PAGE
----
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First, a couple of points to be aware of regarding this book: (1) You do not need to be a fan of Jimmy Carr to appreciate and enjoy it. That said, I am a Jimmy Carr fan – in fact he is probably my favourite comedian – but even if I had never heard of him, I would have really liked this. (2) This is not a joke book. It’s a book *about* jokes. There is a joke (typically a snappy one-liner) at the foot of every page, and at the end of each chapter there are about four pages of jokes related to the subject of that chapter, but essentially this is a book about the history of jokes, the purpose they serve, the way they evolve, and the value of jokes in various cultures and across generations.

It’s a fascinating read, told in an engaging style by Carr and Greeves, and each chapter held my interest. They manage to keep the tone light but also really informative, and cover such subjects as why clowns are scary, and how different cultures have mythical japesters, some of whom are not only funny but also fairly sinister. The politics of joking is covered, and also a chapter on where (and if) humour should draw a line. Are there for example, some subjects which it is never safe to joke about?

I found this thoroughly absorbing and very well written. Hats off to both authors for a terrific read.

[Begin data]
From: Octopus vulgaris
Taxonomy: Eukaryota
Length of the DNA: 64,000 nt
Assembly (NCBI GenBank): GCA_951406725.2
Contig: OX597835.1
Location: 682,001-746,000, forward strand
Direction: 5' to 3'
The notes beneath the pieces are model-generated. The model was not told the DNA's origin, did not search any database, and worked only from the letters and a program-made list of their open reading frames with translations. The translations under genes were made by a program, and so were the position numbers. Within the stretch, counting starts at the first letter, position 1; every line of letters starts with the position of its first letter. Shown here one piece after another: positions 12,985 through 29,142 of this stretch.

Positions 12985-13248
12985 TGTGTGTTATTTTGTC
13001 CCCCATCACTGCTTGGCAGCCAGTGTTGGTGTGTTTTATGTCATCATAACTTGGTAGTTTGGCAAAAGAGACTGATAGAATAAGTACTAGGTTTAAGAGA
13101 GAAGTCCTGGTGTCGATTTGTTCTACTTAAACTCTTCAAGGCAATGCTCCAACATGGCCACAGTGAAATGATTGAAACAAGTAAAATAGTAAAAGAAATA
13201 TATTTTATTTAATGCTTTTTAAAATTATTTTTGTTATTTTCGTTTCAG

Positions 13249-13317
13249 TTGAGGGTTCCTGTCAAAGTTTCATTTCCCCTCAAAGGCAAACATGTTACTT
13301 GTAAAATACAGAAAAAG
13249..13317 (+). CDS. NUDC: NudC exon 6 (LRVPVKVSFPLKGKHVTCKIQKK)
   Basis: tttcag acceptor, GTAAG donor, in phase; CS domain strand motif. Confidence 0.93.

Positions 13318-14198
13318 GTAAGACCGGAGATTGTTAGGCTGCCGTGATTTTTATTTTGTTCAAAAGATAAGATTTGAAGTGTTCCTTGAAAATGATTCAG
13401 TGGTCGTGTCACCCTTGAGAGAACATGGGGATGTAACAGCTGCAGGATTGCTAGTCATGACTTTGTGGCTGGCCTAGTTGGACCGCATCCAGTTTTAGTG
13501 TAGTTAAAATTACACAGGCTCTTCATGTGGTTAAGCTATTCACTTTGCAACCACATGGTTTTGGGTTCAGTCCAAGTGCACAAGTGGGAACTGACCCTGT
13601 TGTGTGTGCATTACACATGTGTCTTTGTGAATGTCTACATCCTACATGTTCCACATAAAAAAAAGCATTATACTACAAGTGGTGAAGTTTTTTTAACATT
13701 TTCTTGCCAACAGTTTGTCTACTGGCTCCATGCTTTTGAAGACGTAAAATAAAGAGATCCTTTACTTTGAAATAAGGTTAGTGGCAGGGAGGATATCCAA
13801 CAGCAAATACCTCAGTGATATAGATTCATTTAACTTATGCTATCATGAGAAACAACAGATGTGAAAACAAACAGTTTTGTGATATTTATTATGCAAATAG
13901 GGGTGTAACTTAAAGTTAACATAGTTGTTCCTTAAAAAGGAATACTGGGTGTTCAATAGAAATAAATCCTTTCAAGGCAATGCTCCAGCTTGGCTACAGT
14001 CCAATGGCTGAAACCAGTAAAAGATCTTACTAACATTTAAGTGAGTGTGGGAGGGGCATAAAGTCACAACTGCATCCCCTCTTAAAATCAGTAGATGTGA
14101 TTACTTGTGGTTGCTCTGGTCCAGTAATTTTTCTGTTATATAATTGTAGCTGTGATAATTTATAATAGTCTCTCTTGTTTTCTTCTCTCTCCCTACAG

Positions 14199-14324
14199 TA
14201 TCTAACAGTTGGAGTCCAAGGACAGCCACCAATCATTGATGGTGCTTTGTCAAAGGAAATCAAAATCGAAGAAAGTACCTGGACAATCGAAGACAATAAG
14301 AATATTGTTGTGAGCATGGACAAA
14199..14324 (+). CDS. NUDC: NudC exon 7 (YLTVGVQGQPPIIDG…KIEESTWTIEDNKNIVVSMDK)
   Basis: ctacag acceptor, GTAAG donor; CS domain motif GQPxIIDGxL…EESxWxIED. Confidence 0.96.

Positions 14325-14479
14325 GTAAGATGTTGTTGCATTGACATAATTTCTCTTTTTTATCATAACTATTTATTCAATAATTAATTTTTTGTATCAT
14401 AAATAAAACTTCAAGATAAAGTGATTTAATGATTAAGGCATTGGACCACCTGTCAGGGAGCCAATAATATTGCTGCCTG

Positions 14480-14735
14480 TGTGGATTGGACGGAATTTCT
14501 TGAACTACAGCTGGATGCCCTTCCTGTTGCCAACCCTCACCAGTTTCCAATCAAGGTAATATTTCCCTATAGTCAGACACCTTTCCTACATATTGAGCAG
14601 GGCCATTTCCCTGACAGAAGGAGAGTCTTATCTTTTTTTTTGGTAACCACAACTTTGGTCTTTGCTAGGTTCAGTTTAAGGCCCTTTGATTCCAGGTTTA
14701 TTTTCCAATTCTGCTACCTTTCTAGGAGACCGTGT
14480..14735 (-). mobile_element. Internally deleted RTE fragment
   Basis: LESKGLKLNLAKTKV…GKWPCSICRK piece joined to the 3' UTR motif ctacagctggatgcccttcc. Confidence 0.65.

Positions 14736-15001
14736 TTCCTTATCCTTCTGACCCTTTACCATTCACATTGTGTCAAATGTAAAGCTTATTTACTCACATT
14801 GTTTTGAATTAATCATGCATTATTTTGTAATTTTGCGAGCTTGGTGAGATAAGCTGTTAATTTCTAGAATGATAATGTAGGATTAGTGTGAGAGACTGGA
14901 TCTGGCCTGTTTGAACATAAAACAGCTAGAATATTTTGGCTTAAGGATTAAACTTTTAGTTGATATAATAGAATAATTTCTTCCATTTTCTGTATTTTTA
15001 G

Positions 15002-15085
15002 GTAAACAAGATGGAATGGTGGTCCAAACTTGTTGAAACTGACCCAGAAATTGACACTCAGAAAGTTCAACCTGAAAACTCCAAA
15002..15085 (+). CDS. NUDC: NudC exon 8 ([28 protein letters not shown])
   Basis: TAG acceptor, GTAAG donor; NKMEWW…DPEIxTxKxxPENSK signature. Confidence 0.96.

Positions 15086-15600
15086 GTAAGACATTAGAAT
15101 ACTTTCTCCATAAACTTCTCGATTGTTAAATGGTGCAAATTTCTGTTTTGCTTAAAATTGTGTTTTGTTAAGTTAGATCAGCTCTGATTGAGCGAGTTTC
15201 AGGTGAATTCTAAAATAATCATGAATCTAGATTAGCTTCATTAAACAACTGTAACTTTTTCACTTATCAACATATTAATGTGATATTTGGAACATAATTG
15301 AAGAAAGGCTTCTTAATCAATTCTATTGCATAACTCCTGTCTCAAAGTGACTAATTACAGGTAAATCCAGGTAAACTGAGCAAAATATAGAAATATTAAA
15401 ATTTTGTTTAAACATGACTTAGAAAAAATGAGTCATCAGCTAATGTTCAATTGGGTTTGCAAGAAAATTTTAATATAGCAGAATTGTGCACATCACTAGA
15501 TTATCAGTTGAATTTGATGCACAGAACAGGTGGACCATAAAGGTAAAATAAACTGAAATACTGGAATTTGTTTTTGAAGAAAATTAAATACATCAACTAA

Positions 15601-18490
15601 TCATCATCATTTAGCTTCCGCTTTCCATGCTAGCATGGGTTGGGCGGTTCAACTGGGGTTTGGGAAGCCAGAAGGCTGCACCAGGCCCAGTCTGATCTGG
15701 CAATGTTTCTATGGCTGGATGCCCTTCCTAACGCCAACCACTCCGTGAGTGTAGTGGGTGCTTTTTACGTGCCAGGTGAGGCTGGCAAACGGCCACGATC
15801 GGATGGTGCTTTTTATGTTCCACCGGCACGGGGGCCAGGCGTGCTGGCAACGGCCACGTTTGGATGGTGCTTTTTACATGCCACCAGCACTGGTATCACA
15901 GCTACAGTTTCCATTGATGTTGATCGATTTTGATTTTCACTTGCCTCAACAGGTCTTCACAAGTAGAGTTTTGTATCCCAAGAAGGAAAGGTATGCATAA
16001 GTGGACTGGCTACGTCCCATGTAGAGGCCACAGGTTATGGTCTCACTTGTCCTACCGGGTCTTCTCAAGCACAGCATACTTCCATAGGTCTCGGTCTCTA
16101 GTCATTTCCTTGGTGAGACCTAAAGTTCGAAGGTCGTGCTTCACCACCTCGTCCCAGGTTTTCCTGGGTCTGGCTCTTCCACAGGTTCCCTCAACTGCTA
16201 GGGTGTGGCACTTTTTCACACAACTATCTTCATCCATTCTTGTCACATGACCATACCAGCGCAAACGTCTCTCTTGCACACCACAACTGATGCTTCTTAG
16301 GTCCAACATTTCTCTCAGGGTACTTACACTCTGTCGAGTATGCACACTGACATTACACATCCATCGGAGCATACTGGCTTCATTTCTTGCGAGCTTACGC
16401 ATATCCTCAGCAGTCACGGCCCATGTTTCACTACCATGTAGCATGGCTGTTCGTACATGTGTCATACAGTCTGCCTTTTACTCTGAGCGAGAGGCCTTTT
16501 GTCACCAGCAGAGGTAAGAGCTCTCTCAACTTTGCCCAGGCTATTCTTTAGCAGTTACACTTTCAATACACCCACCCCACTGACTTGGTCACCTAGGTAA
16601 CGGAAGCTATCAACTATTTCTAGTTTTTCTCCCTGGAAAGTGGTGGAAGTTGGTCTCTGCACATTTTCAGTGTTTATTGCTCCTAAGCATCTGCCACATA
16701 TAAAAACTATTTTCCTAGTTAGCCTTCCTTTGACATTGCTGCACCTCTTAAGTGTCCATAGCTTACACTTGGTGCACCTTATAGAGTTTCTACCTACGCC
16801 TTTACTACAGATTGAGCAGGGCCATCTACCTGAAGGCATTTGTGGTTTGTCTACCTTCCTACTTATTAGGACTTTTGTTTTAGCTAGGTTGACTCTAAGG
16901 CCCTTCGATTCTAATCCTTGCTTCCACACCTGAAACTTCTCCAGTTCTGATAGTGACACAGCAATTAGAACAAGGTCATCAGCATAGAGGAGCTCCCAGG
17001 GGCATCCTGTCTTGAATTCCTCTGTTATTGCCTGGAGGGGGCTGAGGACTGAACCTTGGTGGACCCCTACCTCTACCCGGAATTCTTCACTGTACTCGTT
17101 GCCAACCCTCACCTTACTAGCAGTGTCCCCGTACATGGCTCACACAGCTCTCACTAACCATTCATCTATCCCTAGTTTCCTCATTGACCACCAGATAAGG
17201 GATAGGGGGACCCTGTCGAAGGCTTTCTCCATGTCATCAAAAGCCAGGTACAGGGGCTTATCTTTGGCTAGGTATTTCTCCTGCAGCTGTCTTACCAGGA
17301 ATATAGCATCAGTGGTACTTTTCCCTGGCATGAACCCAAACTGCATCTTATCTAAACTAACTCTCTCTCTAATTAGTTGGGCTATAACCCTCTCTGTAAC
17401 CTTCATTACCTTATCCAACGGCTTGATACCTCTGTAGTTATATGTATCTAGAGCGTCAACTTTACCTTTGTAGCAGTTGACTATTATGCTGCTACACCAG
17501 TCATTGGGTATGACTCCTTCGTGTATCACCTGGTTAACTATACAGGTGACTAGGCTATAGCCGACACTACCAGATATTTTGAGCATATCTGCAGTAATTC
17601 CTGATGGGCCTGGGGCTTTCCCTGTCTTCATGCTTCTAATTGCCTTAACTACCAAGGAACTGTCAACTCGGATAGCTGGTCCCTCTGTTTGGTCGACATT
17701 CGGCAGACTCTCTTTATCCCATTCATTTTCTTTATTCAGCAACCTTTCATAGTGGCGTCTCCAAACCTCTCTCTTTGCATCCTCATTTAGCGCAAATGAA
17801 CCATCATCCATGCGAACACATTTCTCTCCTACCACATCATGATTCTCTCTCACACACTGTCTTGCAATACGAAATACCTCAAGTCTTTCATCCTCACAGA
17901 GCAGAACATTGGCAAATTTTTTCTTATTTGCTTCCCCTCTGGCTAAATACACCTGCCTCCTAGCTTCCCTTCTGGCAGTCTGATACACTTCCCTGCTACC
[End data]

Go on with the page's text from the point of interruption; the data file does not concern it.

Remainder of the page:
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The story of the fall and rise of Dick Cheney, vice President to George W Bush. This film charts the transformation of a young, drunken ne’er-do-well Cheney, into one of the most powerful men in America, and a man who basically played George W. Bush like a violin. It stars Christian Bale (both brilliant and unrecognisable) as Cheney, Steve Carell as Donald Rumsfeld and Sam Rockwell as George W. Bush. Amy Adams stars as Lynne Cheney, Dick’s wife who is just as detestable and ambitious as her husband. The film aims to tell the truth as far as possible, but there are moments of high comedy and satire which are genuinely laugh-out-loud in places (unexpected in a biography of such a hate-filled and unpleasant character), and certain scenes necessarily take a certain dramatic licence.

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Year of release: 2018

Director: Adam McKay

Writer: Adam McKay

Main cast: Christian Bale, Steve Carell, Amy Adams, Sam Rockwell, Alison Pill, Jesse Plemons, Lily Rabe, Tyler Perry

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Genre: Drama, biography, satire

Highlights: The whole cast are superb

Lowlights: The only lowlight is that Dick Cheney is actually a real person

Overall: Excellent – well acted, well scripted, compelling and even funny in parts. Recommended.

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The book starts on the night of an auction, when a long-lost and recently rediscovered painting by famous artist Antoine Watteau is being sold. The prospective buyers are introduced to the reader, and it is clear that there is a huge buzz surrounding this painting.

Cut to six months earlier, when a young lady named Annie McDee, who has no idea whatsoever about art, is looking for a gift for her new boyfriend, and stumbles across a painting in a junk shop. She buys it but has no idea of the adventure that this painting will lead her to. It is also clear that there are others who would dearly love to get their hands on this painting for more nefarious reasons, and at least one person is desperate to get it in order to stop a dark secret being exposed – and he is prepared to go to any lengths to achieve his goal.